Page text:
Jack Hall is a freshman journalism major. He served as a staff reporter, photographer, sports editor, and editor of his high school newspaper. Hall won two consecutive Orley Hood Awards and the Mississippi Scholastic Press Association’s Journalist of the Year Award.
Here are some of his observations.
“The board is composed of four white men, two black men, and three women. The members seemed to work together seamlessly …The fact that most votes are unanimous indicates that most decisions have likely been decided beforehand. That can be taken as the board members are a tight-knit group of efficient public servants, though others may have other interpretations.
“Modern technology has influenced the board. Three televisions showed the agenda for the board meeting and, at times, supporting documents for the current topic. There were microphones for speakers and aldermen, and a video camera recording the session. The law enforcement present reminded me it’s a government function …
“The board mentioned the city economy has grown by $97 million dollars in five years. One board member stated, ‘As we grow, our budget grows, and we are in great shape.’”
Skyler Crane, 19, is a UM sophomore double majoring in journalism with an emphasis in print and a specialization in public relations and general studies focusing on Japanese, English and professional writing.
“A casual tone permeated the entire meeting, and many matters felt as if they were already decided upon beforehand as many matters were introduced and then immediately dealt with,” he said. “…The entire affair was less formal than I imagined it would have been.”
Dallas native Julia Wickes, 19, hopes to work for ESPN one day.
“Most Oxford residents and the board members agreed that Oxford needs affordable housing for the workers who do so much for the community, but cannot afford to live in Oxford city limits,” she said. “But, they feel that there is a lot more to consider when it comes to location and reasoning. … It is clear that the topic of donating land for affordable housing created controversy and is a major concern of the community.”
San Angelo, Texas, native Sarah Henderson is a UM sophomore studying print journalism with a public relations specialization. She dreams of becoming a writer for Southern Living or a newspaper columnist.
“(The board) took care of business, but they had a good time doing it,” she said. “The meeting also gave me a new perspective of all of the different things happening in Oxford. Most of the issues discussed were things that we do not normally think about, or even know is happening, but the board of alderman takes careful consideration of all issues involving the Oxford community.”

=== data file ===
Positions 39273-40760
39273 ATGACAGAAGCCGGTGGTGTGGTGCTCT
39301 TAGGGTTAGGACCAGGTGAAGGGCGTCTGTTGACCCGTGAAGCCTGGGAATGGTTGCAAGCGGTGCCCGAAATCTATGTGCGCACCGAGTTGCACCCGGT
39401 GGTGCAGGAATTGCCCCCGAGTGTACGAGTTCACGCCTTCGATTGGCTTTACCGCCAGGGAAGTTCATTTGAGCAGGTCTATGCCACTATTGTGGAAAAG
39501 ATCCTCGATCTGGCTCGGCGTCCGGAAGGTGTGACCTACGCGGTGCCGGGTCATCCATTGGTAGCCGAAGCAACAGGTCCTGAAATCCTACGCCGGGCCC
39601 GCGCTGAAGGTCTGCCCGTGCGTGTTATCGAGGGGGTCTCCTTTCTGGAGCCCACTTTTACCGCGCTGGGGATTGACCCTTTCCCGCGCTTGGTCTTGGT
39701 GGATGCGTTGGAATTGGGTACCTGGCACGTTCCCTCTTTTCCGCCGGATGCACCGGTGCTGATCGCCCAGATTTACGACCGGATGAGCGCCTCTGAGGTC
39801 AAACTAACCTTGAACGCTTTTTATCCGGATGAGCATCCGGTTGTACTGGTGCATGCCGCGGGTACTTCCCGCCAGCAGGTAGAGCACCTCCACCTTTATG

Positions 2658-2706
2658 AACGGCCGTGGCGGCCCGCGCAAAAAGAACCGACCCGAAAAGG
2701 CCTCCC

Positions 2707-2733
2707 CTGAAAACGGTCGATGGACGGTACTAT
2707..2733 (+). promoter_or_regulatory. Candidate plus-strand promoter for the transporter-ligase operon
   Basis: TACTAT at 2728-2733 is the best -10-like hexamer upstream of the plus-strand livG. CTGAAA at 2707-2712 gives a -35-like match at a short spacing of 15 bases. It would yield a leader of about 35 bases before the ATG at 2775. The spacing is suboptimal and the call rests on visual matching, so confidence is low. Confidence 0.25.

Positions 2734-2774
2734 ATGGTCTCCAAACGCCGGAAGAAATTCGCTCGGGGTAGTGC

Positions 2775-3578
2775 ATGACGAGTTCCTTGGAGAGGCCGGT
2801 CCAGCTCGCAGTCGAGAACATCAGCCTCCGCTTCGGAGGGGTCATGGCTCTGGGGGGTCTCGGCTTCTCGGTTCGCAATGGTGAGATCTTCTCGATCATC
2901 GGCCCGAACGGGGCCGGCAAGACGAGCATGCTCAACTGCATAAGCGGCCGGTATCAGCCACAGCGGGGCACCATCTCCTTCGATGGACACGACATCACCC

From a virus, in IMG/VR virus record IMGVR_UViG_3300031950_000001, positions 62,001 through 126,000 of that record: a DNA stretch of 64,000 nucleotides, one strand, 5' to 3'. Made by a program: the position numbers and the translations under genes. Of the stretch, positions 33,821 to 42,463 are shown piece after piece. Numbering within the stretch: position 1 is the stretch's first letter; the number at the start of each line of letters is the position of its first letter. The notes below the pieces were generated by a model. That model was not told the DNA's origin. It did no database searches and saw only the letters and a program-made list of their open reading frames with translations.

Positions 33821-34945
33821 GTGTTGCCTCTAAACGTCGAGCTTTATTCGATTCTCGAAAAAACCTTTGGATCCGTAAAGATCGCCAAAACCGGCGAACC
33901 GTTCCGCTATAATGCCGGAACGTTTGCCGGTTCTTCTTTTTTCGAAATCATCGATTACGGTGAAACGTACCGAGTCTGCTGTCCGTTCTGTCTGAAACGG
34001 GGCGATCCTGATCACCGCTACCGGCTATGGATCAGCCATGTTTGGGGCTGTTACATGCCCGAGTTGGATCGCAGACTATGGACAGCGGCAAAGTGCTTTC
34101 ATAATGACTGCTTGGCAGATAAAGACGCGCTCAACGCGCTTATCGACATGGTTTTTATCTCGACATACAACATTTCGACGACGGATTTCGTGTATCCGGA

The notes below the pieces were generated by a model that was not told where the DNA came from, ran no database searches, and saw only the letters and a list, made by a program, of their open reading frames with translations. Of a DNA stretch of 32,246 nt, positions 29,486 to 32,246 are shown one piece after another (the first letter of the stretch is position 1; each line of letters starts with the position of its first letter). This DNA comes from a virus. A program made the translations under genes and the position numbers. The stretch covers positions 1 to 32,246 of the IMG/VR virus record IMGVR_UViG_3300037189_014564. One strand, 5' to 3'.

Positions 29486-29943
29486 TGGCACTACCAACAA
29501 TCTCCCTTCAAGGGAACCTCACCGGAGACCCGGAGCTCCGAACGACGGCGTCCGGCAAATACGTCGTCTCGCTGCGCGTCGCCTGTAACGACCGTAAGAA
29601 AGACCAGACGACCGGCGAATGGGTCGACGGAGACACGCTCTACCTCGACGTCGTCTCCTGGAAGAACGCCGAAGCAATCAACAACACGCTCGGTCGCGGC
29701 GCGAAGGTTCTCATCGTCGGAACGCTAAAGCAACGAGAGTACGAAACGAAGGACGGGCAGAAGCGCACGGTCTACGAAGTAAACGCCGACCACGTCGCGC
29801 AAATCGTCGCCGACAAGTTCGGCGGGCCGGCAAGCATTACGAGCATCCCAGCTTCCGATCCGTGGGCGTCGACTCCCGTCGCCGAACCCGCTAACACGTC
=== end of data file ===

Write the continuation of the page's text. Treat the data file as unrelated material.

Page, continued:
Alec Keyzer-Andre is from Kennesaw, Georgia. The UM sophomore is studying broadcast journalism and plans to become a video editor or script writer. He said he’s always been interested in how media and writing go hand-in-hand and how the media can influence and shape society.
“The board of aldermen meeting was a neat experience,” he said. “I never believed how powerful public opinion can be on an issue until I attended this meeting.
“All of the members seem to enjoy their job and are genuinely nice people that love their community, and this meeting also gave me perspective on other sides of issues I never would have thought of before. The board of aldermen are crucial to public voice and decision-making inside a community, so it might be important to attend the next meeting and have your own opinion voiced.”
Jackson native Hunter Ransom, 19, is a UM sophomore majoring in political science with a minor in journalism. He plans to work for the government or attend law school.
“This was my first board meeting, and I would say I enjoyed it,” he said. “With my major political science, I’ll sometimes sit in class and think, ‘This is kind of boring. How am I going to enjoy my career, or even be good at it?’ However, going to events like these give me a bit of reassurance. The basics of the material might be a little boring, but that’s not all I’ll be learning. Hearing about issues like these and how everyone deals with them is interesting to me.”
Elijah Coombs is an English major from Washington state.
“Stepping foot in City Hall to attend the City of Oxford Board meeting was a new experience,” he said. “Having never attended a board meeting before, there was little to expect … I found that board meetings are a great way to truly see what your city is doing currently, what they are doing in the near future, and how you can impact the ideas presented.
“During the proposal by the affordable housing committee, there was a public call asking residents who would be affected by the proposal to comment and speak before the board. Also there was a call to the audience, giving all who attended the opportunity to ask questions … It opened my eyes to the ease of which you can voice your opinion to the individuals in positions to act. I also noticed that many of the people who attended the meeting were there for specific topics.
“I think it is important to learn how your city government is run, and how you can have a voice. Everything they talked about was important to have a community view and acceptance of, and seeing that there were less than 80 people truly getting involved from the community was surprising to me. When I move to a new city, I will definitely be someone who is attending these meetings so my voice is heard among the board.”